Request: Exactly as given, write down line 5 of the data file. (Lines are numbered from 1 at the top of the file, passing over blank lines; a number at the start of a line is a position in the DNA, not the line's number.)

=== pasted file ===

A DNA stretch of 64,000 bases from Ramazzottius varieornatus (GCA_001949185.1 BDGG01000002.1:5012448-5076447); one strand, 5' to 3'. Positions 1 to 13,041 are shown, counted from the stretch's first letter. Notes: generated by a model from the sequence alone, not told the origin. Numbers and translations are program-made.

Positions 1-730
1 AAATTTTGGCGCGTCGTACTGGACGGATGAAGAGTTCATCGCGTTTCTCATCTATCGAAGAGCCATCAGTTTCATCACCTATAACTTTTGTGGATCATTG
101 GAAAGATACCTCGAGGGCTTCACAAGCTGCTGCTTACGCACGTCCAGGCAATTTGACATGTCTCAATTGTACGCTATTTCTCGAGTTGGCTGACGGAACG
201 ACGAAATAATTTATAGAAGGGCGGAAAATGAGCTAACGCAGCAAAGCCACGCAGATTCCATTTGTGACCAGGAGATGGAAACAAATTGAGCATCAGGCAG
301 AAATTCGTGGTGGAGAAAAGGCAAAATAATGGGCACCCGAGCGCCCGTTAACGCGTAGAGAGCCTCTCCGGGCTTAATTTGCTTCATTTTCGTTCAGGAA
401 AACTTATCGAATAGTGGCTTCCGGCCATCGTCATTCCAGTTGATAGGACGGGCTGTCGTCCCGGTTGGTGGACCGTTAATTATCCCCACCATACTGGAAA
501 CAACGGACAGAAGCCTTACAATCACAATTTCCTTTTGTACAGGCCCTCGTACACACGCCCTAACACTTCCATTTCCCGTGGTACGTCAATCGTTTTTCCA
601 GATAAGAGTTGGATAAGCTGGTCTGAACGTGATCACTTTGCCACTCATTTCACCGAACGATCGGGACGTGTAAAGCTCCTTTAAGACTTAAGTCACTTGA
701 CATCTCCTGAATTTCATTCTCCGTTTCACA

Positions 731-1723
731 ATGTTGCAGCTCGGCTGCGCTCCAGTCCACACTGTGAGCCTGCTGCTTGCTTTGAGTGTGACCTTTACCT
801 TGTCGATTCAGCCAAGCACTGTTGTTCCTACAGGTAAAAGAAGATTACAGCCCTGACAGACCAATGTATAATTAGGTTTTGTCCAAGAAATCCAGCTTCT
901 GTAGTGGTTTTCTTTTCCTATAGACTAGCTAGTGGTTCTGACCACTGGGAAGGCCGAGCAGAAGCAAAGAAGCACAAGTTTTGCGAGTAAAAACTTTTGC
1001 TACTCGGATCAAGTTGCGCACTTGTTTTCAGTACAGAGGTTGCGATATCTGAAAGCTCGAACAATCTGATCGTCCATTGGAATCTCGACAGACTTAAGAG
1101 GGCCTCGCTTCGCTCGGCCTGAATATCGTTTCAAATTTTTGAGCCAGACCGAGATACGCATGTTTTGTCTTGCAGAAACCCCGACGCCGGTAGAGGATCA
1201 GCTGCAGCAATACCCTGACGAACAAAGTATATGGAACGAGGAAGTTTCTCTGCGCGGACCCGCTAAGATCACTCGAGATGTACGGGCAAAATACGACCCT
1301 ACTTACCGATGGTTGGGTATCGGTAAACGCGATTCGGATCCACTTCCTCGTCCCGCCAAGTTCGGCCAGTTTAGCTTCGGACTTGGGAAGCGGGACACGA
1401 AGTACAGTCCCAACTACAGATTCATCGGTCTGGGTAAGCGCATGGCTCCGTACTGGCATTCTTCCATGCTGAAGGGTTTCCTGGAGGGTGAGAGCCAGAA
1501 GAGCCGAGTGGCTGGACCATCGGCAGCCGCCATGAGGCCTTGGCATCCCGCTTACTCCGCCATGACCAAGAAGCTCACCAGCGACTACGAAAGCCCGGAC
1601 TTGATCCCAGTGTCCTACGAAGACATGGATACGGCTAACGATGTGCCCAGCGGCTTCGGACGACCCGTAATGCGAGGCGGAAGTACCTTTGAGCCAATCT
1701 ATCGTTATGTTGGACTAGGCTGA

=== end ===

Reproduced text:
201 ACGAAATAATTTATAGAAGGGCGGAAAATGAGCTAACGCAGCAAAGCCACGCAGATTCCATTTGTGACCAGGAGATGGAAACAAATTGAGCATCAGGCAG